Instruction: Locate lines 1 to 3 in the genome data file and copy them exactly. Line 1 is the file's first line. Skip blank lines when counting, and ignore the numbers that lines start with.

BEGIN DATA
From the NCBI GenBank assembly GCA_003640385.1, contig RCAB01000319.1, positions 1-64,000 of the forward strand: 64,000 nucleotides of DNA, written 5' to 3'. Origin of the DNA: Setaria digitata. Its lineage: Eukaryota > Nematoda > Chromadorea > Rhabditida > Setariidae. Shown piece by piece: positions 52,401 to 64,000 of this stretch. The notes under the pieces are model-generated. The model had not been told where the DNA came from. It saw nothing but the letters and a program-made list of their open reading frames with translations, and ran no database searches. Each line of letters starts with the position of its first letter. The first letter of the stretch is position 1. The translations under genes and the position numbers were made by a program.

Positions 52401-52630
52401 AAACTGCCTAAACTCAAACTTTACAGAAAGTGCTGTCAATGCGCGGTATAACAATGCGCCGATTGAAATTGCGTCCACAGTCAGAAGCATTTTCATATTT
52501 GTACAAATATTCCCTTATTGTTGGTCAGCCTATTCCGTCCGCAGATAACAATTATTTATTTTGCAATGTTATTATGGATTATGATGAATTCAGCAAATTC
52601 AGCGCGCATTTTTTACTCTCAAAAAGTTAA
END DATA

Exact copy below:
From the NCBI GenBank assembly GCA_003640385.1, contig RCAB01000319.1, positions 1-64,000 of the forward strand: 64,000 nucleotides of DNA, written 5' to 3'. Origin of the DNA: Setaria digitata. Its lineage: Eukaryota > Nematoda > Chromadorea > Rhabditida > Setariidae. Shown piece by piece: positions 52,401 to 64,000 of this stretch. The notes under the pieces are model-generated. The model had not been told where the DNA came from. It saw nothing but the letters and a program-made list of their open reading frames with translations, and ran no database searches. Each line of letters starts with the position of its first letter. The first letter of the stretch is position 1. The translations under genes and the position numbers were made by a program.

Positions 52401-52630
52401 AAACTGCCTAAACTCAAACTTTACAGAAAGTGCTGTCAATGCGCGGTATAACAATGCGCCGATTGAAATTGCGTCCACAGTCAGAAGCATTTTCATATTT